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Effect of the rhg1 gene on penetration, development and reproduction of Heterodera glycines race 3

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For more content, see Nematologica.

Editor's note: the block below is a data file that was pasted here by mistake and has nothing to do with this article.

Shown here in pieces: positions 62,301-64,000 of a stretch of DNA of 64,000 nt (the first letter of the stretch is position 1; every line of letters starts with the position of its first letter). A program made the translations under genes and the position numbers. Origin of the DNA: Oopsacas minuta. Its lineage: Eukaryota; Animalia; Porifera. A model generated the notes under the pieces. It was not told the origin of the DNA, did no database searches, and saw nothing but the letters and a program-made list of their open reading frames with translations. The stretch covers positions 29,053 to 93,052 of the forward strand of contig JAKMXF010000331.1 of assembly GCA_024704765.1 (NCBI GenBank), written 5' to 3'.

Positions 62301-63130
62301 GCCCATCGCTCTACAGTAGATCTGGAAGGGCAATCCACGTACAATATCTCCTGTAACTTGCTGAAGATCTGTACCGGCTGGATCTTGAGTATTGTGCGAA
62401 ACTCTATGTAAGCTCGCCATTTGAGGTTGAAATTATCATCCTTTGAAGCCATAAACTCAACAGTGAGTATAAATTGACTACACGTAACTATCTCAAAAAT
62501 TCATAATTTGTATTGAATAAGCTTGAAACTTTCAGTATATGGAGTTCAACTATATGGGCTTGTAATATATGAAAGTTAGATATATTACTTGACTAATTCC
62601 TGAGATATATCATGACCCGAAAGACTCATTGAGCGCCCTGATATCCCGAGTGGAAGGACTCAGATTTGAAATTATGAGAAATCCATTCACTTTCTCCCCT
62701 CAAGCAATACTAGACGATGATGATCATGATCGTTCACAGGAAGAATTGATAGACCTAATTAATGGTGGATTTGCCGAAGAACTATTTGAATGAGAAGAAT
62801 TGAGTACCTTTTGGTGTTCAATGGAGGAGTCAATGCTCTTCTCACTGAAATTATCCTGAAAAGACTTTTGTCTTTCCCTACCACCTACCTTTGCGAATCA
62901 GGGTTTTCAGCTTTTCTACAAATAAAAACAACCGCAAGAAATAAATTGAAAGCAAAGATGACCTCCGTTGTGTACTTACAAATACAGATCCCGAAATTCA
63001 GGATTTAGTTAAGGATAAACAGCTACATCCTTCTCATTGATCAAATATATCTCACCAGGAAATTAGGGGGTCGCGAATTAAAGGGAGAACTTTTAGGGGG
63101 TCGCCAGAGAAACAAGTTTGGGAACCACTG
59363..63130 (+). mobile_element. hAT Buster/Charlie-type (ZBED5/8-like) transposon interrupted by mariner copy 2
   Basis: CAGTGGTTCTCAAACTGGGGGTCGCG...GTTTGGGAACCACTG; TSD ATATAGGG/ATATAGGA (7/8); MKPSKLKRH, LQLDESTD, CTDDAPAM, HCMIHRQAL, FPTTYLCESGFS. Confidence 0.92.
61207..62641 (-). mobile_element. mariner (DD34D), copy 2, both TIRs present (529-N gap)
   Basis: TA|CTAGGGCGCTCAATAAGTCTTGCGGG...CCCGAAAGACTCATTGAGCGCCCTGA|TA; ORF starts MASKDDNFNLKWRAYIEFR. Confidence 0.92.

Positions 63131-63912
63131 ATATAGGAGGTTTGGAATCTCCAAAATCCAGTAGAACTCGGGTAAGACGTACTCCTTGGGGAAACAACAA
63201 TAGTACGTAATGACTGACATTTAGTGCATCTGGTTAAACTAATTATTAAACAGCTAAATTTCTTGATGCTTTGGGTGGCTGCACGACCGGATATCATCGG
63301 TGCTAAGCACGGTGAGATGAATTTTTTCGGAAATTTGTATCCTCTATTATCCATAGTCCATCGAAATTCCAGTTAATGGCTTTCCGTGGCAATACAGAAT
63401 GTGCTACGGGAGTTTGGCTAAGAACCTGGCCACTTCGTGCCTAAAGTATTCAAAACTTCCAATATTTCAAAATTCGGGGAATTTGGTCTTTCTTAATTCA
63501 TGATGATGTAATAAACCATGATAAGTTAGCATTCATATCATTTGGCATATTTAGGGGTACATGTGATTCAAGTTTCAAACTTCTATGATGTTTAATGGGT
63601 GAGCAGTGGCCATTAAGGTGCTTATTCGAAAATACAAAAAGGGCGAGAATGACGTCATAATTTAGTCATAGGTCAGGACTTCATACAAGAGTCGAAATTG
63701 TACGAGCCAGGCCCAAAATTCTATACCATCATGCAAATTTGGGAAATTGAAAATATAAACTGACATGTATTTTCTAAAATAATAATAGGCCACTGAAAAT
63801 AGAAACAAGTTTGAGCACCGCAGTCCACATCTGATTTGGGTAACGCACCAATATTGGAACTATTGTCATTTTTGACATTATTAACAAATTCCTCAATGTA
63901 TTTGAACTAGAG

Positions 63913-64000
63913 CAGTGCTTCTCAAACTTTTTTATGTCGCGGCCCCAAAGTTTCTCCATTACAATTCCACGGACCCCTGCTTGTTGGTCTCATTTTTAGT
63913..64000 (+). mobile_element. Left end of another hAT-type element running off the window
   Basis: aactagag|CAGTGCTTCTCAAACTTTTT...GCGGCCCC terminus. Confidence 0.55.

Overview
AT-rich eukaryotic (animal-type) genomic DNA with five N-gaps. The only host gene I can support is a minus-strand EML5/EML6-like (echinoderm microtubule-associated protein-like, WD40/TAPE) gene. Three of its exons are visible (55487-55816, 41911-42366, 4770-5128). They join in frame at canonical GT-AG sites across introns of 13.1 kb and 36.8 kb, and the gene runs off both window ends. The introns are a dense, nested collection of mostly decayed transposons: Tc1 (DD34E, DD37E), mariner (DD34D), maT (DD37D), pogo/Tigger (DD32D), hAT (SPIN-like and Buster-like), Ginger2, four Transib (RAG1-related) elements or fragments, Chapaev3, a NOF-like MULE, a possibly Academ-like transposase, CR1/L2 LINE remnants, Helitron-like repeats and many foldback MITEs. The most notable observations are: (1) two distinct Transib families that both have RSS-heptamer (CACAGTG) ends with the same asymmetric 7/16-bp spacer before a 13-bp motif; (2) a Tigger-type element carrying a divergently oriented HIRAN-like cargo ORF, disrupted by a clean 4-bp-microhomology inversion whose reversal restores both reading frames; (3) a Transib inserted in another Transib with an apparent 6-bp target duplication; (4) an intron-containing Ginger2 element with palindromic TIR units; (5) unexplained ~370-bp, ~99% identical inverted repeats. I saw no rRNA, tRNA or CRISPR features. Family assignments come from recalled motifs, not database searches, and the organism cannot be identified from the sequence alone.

Penetration, development, and reproduction of Heterodera glycines (soybean cyst nematode, SCN) were compared in the roots of near-isogenic lines (NIL) differing at the rhg1 locus. Soybean seedlings were inoculated with newly hatched second-stage juveniles (J2) of an SCN race 3 inbred population. At an inoculum level of 2500 J2 per plant, similar numbers of J2 were detected in both NIL sampled daily up to 4 days after inoculation (DAI), although juvenile numbers in roots varied among experiments and over the sampling points. Samples were collected at 1, 4, 8, 12, 16 and 21 DAI to observe nematode development. All life stages of the nematode were detected in both NIL. No significant differences were observed between the NIL in the number of nematodes at juvenile stages or the adult male stage in the roots. By contrast, significant differences were detected in the number of mature females. Adult females were first seen at 12 DAI. A significantly lower number of females was consistently detected on the NIL-R line than on the NIL-S line at both 16 and 21 DAI. The number of females per plant on the NIL-R line was about 31 and 23% of those on the NIL-S line at 16 and 21 DAI, respectively. On average, the number of females at 21 DAI represented 7% of the number of J2 at 1 DAI on the NIL-R line, compared to 28% on the NIL-S line. Significantly fewer eggs were produced per female from the NIL-R line than from the NIL-S line at 21 DAI. At 28 DAI, the females on the NIL-R line were also significantly smaller than those from the NIL-S line. This study demonstrated that the presence of the rhg1 gene did not stop the nematode from penetrating. Instead, the effect of the rhg1 gene was to slowly suppress SCN growth, development and fecundity of females.


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